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Programme of Action for the Regional Provision of Public Services

The Federal Ministry of Transport and Digital Infrastructure’s Programme of Action for the Regional Provision of Public Services is designed to assist 21 pilot regions in rural areas – districts, municipal associations or regional associations – in 2012/2013 in sustaining the provision of basic public services, despite an ageing and declining population, by autonomously developing a regional strategy based on a tried-and-tested procedure. In 2012/2013, each of the pilot regions will receive grants of up to 180,000 euros for this purpose. For those regions that show a high degree of dedication in shaping their strategy and use the results to develop innovations that are ripe for implementation, further funds have been budgeted for 2014 for follow-up projects to implement the regional strategies, with further grants of between 50,000 and 200,000 euros. The programme of action is accompanied by various milestones such as professional conferences and demography congresses. The ministries responsible for spatial planning in the non-city states were included in the programme of action right from the outset.  

At the kick-off conference in Berlin on 1 and 2 December 2011, Federal Minister Peter Ramsauer gave the starting signal for the working phase of the 21 pilot regions in this, the most comprehensive spatial planning pilot project “MORO”1 to date.  

With funding totalling 6.5 million euros in its lifetime from 2011 to 2014, the Programme of Action for the Regional Provision of Public Services is one of the focal points of the Federal Ministry of Transport, Building and Urban Development’s “Rural Infrastructure Initiative”, and thus supports in particular the implementation of a Regional Strategy. This strategy is a key component of the joint spatial planning guide principles adopted in 2006 by the Standing Conference of Minister of the Federal Government and the federal states, responsible for Spatial Planning as “Concepts and Strategies for Spatial Development in Germany”. The programme of action thus also supports the effectiveness of the urban development assistance programme entitled “Smaller Towns and Communities”, which funds local authority investment for the socially acceptable adaptation of rural infrastructure to social changes, thereby enabling small and medium-sized communities to cooperate across local authority boundaries in order to deliver projects that they cannot fund by themselves.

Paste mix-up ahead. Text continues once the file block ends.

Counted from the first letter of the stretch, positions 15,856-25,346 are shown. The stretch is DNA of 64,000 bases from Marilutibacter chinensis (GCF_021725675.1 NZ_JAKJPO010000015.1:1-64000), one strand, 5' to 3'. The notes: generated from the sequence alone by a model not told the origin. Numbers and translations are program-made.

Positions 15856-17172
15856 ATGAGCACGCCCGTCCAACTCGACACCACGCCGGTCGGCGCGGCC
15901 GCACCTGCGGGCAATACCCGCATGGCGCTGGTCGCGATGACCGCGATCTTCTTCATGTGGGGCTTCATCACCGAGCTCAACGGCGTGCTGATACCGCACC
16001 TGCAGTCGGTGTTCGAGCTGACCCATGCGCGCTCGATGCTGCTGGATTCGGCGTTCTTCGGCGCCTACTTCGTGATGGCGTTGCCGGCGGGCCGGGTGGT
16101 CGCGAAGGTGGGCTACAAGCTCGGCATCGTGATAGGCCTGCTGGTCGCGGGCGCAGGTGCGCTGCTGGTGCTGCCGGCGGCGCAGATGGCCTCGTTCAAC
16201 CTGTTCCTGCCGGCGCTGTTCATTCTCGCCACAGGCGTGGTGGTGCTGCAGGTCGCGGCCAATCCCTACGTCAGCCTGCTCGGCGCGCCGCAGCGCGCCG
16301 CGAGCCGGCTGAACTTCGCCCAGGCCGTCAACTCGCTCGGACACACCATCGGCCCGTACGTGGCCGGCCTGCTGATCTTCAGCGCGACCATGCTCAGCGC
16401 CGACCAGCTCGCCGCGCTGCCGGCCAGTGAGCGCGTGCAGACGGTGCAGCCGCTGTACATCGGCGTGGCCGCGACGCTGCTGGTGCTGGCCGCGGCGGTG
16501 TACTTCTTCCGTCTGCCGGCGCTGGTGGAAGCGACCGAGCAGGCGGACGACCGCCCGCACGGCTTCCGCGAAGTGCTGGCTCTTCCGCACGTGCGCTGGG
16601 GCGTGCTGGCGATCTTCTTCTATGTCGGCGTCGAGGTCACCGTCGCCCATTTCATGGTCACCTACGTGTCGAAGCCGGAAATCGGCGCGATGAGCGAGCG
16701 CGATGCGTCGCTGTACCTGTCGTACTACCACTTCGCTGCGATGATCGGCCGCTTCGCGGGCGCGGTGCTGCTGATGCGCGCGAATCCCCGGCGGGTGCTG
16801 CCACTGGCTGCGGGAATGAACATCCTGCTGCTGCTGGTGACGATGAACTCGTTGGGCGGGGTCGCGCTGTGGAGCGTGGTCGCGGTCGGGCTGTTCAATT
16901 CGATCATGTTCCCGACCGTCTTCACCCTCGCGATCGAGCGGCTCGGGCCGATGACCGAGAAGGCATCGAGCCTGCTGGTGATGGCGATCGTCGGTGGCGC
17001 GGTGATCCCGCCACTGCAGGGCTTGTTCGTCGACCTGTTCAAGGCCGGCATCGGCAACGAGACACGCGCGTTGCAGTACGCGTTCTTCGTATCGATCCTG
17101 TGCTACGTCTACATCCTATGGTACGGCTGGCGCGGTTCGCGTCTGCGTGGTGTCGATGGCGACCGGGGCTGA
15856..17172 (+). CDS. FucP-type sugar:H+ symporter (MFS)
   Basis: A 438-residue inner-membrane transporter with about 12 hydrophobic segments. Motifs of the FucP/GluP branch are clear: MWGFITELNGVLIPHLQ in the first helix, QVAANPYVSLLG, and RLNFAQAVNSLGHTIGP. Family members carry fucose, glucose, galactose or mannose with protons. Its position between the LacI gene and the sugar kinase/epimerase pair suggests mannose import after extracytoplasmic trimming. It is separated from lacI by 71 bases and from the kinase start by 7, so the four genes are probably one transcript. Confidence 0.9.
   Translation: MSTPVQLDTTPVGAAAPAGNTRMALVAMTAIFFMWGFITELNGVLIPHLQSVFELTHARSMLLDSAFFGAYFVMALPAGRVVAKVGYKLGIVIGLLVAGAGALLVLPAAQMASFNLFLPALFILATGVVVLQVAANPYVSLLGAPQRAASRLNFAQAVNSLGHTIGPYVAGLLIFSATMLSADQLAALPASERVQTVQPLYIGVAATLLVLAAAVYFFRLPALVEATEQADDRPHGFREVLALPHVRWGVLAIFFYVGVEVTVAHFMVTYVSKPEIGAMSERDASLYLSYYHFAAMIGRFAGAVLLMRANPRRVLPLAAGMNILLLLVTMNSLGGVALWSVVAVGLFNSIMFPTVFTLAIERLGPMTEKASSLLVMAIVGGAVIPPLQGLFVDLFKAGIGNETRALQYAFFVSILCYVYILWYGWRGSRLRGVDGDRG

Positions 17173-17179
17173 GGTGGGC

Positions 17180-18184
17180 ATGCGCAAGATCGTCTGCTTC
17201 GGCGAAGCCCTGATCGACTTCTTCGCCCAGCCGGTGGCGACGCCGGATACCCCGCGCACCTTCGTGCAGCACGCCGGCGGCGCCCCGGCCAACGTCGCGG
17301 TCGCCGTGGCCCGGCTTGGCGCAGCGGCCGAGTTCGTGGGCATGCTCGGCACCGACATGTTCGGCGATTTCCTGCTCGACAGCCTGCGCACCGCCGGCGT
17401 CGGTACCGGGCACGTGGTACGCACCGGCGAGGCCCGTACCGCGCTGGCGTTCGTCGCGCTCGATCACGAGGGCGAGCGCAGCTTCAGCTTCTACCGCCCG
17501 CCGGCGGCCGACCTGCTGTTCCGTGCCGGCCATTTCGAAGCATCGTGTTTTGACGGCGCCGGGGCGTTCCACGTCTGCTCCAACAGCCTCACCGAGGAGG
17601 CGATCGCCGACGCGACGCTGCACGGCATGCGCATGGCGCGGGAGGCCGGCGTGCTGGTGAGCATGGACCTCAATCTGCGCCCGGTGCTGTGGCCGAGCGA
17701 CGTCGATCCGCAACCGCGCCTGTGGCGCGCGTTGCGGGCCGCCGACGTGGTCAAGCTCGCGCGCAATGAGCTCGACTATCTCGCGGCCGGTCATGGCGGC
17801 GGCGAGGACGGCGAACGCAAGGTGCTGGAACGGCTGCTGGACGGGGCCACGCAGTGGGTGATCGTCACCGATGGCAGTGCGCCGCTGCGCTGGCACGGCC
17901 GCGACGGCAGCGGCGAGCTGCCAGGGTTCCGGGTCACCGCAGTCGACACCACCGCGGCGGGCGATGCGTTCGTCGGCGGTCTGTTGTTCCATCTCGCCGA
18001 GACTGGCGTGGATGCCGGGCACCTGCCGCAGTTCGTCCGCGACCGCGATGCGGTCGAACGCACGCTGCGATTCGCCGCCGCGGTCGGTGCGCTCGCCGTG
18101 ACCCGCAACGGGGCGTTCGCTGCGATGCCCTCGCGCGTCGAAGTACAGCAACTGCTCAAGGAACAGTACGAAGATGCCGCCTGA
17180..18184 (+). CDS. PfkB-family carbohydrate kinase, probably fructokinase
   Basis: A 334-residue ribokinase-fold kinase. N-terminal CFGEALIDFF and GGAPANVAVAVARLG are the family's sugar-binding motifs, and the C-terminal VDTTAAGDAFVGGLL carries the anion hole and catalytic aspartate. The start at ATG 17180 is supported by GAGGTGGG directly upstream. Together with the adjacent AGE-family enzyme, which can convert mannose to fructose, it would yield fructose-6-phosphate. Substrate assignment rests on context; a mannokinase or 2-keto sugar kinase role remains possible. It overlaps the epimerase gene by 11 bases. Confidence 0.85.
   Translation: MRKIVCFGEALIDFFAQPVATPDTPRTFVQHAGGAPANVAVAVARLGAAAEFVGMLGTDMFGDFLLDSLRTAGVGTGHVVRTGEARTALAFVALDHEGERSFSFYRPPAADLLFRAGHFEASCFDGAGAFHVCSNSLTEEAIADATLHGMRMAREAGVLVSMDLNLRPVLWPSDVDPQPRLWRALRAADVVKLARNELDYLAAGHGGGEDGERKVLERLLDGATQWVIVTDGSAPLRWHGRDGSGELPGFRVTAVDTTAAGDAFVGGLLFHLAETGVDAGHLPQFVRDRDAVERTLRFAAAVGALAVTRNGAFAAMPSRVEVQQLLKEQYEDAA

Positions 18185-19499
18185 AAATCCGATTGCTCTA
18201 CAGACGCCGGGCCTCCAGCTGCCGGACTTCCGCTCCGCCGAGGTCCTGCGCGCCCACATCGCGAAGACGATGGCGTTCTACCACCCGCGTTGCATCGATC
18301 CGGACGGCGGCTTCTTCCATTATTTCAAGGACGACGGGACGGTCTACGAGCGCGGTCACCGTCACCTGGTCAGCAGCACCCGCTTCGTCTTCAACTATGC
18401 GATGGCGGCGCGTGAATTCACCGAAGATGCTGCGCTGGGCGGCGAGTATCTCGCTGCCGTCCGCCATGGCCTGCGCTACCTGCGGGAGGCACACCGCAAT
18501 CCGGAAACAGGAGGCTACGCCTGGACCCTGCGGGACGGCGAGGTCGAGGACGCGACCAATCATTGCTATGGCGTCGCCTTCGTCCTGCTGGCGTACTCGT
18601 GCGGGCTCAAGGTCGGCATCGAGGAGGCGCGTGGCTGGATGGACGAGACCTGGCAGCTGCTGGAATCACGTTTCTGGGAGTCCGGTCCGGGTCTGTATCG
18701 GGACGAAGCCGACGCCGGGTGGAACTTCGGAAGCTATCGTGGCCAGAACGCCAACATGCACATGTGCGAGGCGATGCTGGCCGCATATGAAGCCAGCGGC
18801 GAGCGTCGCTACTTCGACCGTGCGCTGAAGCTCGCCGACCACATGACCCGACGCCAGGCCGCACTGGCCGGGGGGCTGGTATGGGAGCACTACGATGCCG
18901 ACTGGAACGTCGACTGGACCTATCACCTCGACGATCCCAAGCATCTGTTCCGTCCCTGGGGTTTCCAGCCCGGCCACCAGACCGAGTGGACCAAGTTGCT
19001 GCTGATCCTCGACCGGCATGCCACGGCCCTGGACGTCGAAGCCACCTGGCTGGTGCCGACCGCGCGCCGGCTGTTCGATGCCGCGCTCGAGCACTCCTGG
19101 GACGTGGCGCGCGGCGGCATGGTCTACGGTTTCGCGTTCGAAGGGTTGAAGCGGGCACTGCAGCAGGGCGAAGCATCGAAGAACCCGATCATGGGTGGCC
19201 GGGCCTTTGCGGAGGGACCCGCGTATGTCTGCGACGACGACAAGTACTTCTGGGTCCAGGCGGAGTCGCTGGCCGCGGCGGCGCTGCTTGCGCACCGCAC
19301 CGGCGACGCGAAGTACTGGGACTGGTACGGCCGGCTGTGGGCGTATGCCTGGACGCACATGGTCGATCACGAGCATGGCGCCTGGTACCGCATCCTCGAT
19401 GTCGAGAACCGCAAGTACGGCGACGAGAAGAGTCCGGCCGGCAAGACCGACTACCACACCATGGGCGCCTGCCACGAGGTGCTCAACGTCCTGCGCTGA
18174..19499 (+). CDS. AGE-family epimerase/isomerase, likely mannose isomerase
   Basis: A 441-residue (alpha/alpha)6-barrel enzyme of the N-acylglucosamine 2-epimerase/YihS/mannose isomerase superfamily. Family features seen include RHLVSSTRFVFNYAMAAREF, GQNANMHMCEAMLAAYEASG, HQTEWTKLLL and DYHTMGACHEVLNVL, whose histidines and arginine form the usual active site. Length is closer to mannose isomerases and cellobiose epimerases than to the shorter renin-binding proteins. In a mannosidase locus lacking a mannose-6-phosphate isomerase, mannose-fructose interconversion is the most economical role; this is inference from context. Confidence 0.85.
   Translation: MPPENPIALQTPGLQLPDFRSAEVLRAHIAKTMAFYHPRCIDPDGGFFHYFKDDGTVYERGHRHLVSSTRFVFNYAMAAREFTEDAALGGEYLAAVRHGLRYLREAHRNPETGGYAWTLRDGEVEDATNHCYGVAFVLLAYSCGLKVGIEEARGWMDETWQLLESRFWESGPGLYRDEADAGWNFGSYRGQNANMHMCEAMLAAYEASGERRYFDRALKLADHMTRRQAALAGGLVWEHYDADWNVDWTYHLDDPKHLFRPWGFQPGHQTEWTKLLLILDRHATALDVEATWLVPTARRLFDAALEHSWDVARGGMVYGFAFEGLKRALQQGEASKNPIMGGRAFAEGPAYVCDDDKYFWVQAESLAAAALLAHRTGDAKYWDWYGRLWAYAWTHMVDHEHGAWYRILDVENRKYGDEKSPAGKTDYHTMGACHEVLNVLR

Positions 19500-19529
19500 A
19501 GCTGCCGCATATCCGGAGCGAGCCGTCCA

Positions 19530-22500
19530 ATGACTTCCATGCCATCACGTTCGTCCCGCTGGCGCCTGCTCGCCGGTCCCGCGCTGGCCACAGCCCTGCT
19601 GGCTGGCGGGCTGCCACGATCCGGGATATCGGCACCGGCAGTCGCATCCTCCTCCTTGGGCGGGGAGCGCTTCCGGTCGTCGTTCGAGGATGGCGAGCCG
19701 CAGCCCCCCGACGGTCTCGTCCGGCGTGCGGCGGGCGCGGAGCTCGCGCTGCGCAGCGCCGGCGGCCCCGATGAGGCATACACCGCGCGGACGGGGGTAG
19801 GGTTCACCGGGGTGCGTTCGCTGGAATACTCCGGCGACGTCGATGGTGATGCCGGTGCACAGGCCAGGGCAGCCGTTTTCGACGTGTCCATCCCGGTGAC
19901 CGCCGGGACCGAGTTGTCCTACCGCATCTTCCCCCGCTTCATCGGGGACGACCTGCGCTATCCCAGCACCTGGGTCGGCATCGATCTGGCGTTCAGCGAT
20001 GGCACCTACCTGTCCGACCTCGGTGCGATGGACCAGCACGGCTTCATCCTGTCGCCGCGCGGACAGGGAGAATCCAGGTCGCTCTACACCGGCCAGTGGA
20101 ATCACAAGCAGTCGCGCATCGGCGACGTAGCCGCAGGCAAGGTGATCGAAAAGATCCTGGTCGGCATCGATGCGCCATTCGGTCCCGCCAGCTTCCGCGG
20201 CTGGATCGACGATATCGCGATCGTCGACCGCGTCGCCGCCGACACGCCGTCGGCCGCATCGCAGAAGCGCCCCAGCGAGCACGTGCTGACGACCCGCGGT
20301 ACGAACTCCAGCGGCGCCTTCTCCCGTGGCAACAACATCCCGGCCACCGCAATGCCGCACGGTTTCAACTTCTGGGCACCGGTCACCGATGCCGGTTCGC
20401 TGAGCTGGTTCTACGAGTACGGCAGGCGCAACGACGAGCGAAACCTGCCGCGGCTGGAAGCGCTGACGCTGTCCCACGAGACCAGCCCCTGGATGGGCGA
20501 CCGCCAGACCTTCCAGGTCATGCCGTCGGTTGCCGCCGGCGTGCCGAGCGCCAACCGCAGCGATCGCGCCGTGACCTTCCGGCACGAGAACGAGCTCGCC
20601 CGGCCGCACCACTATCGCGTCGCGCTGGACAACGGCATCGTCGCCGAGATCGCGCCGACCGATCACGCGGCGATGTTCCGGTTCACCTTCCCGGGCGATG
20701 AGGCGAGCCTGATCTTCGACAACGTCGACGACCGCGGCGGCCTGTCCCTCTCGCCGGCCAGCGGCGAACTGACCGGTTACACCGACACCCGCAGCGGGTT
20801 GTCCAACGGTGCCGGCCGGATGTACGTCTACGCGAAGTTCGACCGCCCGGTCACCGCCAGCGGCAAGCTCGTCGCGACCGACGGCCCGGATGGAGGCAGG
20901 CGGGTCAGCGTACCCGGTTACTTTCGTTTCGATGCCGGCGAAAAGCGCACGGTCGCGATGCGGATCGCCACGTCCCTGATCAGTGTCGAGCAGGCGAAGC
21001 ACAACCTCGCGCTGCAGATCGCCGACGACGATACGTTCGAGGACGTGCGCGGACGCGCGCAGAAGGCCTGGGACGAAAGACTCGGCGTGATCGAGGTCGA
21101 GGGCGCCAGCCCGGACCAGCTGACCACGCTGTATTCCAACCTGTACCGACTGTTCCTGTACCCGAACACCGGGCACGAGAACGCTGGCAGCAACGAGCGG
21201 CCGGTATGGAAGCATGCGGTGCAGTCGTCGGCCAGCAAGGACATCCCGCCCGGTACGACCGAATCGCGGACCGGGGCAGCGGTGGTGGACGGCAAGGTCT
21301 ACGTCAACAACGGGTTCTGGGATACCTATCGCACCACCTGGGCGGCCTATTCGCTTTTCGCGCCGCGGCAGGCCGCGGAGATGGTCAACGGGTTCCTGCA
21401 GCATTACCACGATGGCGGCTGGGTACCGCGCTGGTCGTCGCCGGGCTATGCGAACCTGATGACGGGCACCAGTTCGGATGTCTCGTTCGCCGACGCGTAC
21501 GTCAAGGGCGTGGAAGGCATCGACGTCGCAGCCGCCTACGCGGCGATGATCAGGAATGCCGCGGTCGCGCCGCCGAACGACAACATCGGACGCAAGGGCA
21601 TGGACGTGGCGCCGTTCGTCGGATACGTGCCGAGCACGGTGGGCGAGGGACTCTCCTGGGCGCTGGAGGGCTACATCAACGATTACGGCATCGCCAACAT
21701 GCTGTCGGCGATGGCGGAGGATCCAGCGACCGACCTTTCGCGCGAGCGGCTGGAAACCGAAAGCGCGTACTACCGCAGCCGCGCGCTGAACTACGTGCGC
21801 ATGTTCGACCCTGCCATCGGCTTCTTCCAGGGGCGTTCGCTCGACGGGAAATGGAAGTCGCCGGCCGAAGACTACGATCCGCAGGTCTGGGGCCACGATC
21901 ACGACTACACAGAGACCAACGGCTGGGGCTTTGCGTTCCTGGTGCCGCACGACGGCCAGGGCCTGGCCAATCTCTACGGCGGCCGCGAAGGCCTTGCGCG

In addition to the activities in the pilot regions, the programme of action wants to encourage a strategic dialogue on making professional standards for the provision of regional public services more flexible. This dialogue is to be initiated by the Federal Government and federal states joining forces to stage specialist workshops and thematic working parties to address the following issues, in particular:

  • social infrastructure (education, health, young and elderly people);

  • mobility;  

  • energy, public utilities;

  • settlement patterns, cultural landscapes.

Regional Strategy for the Provision of Public Services

The purpose of developing a regional strategy is to adapt the numerous and diverse spheres of technical and social infrastructure to the challenges of demographic change, in cooperation with the population, local government and public service providers, and to avert, or at the very least minimize, impending cuts in the range of services provided. This is primarily a discussion-based process initiated by districts, regions or collaborative schemes crossing local authority boundaries with the aim of joining forces with the interested population, public and private sector providers of public services and local authorities to systematically address the impact of demographic change on the various fields of infrastructure involved in the provision of public services, to develop scenarios and adaptation strategies and to ensure politically and organizationally that will be implemented.

Here, regional coordination across local authority boundaries is often a difficult process of negotiation. Frequently, it is a question of deciding which public services are to continue to be provided and at which localities, and where they are not to be provided in the future or provided in a different form. These decisions, which are not always easy, often have a great impact on individual localities and the entire region. Ultimately, the regional players have to develop the adaptation strategies themselves, because it is they who will be responsible for implementing them and placing them on a permanent basis in the future.

The individual thematic areas / infrastructure fields are addressed in working groups comprising experts from the public authorities and representatives of institutions, societies and associations. By addressing the issues in working groups, it is possible to frankly discuss far-reaching consequences of adaptation strategies (e.g. the closure of facilities, the initiation of processes to change the statutory framework or the changing of organizational structures).  

Intensified cooperation between public and private sector players and the active involvement of the interested public improve the chances of finding new approaches. In addition, community participation makes people more willing to accept the results and is a major prerequisite for the involvement of civic engagement.1  „MORO – Modellvorhaben der Raumordnung“ are spatial planning pilot projects run by BMVI/BMVBS and BBSR, further Information